DTFT of a Sampled Sequence

July 24, 2019

Suppose the following: There is a signal x(t) with a Fourier transform of \tilde{X}(\omega). The signal is sampled every 𝜏 seconds yielding the sequence y(n) = x(n𝜏). From the sampled sequence, a calculation yields the DTFT \tilde{Y}(\omega) of y(n).

Now, there is a Fourier transform \tilde{X}(\omega) and a DTFT \tilde{Y}(\omega). They come from two different transform definitions but originated from the same signal, x(t).

This prompts the question: do \tilde{X}(\omega) and \tilde{Y}(\omega) look anything alike? The answer is yes; in fact, \tilde{Y}(\omega) looks like a scaled and repeated version of \tilde{X}(\omega). Below, Theorem 1 and Example 1 offer a more precise description as to why this is.

Theorem 1

Defining the DTFT of a sampled sequence in terms of the FT of the sampled waveform

Let 𝗒(𝑛) β‰œ 𝗑(π‘›πœ) be the sample sequence of a waveform 𝗑(𝑑) and π–₯s = 1/𝜏 be the sample rate. Let 𝖸̆(πœ”) be the DTFT of 𝗒(𝑛) and 𝖷̃ (πœ”) be the Fourier transform of 𝗑(𝑑). Then:

(1)   \begin{equation*} \tilde{Y}(\omega)=\sqrt{2\pi}F_{s}\sum_{n\in\mathbb{Z}}\tilde{X}(F_{s}[\omega-2\pi n]) \end{equation*}

Proof

This theorem is difficult to prove without resorting to β€œengineering hack” methodology such as β€œmultiply the waveform by a train of impulse functions.” However, the proof becomes quite manageable by leveraging the somewhat obscure yet extremely powerful inverse Poisson summation formula (IPSF).

(2)   \begin{equation*} \tilde{Y}(\omega)\triangleq\sum_{n\in\mathbb{Z}}y(n)e^{-i\omega n}\text{ by definition of DTFT} \end{equation*}

(3)   \begin{equation*} =\sum_{n\in\mathbb{Z}}x(n\tau)e^{-i\omega n}\text{ by definition of }y(n) \end{equation*}

(4)   \begin{equation*} =\sum_{n\in\mathbb{Z}}x(n\tau)e^{-i\frac{\omega}{\tau}n\tau}\text{ because }\frac{\tau}{\tau}=1 \end{equation*}

(5)   \begin{equation*} =\frac{\sqrt{2\pi}}{\tau}\sum_{n\in\mathbb{Z}}\tilde{X}\left(\frac{\omega}{\tau}+\frac{2\pi}{\tau}n\right)\text{ by IPSF} \end{equation*}

(6)   \begin{equation*} =\sqrt{2\pi}\text{F}_{s}\sum_{n\in\mathbb{Z}}\tilde{X}(\text{F}_{s}[\omega-2\pi n])\text{ by }\text{F}_{s}=1/\tau\text{ and absolute summability} \end{equation*}

The DTFT of the sample sequence is the Fourier transform of the original waveform. It is:

  1. Repeated every 2πœ‹ radians (in discrete world frequency, which is every 2 Γ— π–₯s Hertz in real-world frequency)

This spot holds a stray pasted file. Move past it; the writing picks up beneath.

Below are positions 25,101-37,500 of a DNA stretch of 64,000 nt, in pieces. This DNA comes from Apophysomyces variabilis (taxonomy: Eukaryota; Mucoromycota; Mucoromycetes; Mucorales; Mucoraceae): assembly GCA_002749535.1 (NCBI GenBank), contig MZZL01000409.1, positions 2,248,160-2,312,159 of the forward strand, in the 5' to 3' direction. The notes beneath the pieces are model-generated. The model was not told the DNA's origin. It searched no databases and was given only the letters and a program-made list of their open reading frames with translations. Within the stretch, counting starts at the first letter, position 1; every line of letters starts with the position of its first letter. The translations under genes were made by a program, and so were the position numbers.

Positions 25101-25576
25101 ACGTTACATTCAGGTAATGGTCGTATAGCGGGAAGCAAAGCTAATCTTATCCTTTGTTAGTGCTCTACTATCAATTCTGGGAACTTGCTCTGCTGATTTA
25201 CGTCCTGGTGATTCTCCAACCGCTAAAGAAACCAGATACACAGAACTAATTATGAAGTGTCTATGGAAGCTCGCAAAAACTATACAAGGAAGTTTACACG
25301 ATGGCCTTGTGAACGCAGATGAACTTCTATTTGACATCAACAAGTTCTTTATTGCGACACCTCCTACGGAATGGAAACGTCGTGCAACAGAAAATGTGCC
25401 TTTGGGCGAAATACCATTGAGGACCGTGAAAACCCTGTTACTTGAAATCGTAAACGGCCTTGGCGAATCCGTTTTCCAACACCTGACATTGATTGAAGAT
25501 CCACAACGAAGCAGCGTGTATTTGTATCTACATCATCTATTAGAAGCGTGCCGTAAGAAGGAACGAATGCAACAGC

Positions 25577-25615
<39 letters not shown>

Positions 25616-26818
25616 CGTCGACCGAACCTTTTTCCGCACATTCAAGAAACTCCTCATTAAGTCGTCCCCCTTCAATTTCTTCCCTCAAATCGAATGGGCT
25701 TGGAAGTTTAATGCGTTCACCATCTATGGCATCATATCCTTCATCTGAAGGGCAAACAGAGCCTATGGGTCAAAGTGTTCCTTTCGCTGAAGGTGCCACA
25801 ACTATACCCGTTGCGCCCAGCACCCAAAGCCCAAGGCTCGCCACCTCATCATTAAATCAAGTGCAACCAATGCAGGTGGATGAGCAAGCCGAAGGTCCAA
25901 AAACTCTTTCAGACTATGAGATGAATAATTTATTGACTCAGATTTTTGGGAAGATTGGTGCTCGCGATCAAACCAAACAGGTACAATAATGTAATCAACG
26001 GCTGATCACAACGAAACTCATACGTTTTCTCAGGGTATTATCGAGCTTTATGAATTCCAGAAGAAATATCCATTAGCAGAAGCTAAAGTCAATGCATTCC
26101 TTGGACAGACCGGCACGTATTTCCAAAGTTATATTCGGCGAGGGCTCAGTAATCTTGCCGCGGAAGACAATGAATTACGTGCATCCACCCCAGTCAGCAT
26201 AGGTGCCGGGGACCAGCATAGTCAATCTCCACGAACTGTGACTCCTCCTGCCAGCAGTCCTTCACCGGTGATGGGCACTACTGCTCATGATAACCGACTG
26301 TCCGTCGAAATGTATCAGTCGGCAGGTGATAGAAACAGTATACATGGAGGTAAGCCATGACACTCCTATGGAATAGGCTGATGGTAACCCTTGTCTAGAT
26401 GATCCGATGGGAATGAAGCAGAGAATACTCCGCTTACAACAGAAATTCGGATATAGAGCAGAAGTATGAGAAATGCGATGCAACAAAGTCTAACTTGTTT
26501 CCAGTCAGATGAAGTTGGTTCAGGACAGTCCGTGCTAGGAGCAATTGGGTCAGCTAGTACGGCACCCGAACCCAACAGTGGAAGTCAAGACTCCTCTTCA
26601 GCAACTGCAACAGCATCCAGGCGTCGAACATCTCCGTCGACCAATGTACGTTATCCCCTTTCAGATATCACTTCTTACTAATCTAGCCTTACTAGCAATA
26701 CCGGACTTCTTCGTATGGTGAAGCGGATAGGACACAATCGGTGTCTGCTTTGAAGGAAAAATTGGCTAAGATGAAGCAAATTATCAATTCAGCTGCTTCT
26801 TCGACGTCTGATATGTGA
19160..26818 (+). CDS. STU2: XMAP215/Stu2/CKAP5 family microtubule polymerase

2. Dilated (made β€œnarrower”) by a factor of π–₯s
  3. Scaled (made β€œtaller”) by a factor of √2πœ‹π–₯s

Figures 2.1-2.4 illustrate the extraction of the frequency content of a sampled waveform with a sample rate of FsΒ = 4 x fh.

Figure 2.1. Time waveform x(t).

Figure 2.2. Sample sequence.

Figure 2.3. Fourier transform.

Figure 2.4. DTFT of y(n).

Examples 4 through 7 (in this and the following lessons) illustrate the importance of Theorem 1.

Example 4

Frequency Content of a Sampled Waveform at Fs = 4 x fh

Given the time waveform illustrated in Figure 2.1:

(7)   \begin{equation*} x(t)=\frac{1}{\sqrt2\pi}\left[\frac{sin(t/2)}{t/2}\right]^2 \triangleq \frac{1}{\sqrt2\pi}\text{sinc}^2\left(\frac{t}{2}\right) \end{equation*}

The Fourier transform 𝖷̃ (πœ”) is the triangle function illustrated in Figure 2.3. The highest frequency component is πœ”h = 1 radian/second or 𝖿h = 1/2πœ‹ Hz. Therefore, the minimum sample rate is π–₯s β‰₯ 2 Γ— 𝖿h = 1/πœ‹ and the maximum sample period is 𝜏 ≀ π–₯s = πœ‹.

The waveform 𝗑(𝑑) sampled at π–₯s β‰œ 4 Γ— 𝖿h = 4 Γ— 1/2πœ‹ = 2/πœ‹ (giving a sample period of 𝜏 = 1/π–₯s = πœ‹/2) is illustrated in Figure 2.2.

With this sample rate and Theorem 1, the DTFT 𝖸̃(πœ”) of 𝗒(𝑛) is a repeated and scaled version of 𝖷̃ (πœ”). It is expressed as:

(8)   \begin{equation*} \tilde{Y}(\omega)=\sqrt{2\pi}F_{s}\sum_{n\in\mathbb{Z}}\tilde{X}(F_{s}[\omega-2\pi n]) \end{equation*}

(9)   \begin{equation*} =\frac{2\sqrt{2\pi}}{\pi}\sum_{n\in\mathbb{Z}}\tilde{X}\left(\frac{2}{\pi}[\omega-2\pi n]\right) \end{equation*}

In conclusion:

  • 𝖷̃ (πœ”) repeats every 2πœ‹ (this is true of all DTFTs from the definition of DTFT)
  • 𝖷̃ (πœ”) reaches zero when (2/πœ‹) πœ” = 1 or πœ” = πœ‹/2; the higher the sample rate π–₯s, the narrower the triangle illustrated in Figure 2.3
  • The height of each triangle isΒ 2\sqrt{2\pi}/\pi or about 1.596. The higher the sample rate π–₯s, the higher the triangle illustrated in Figure 2.3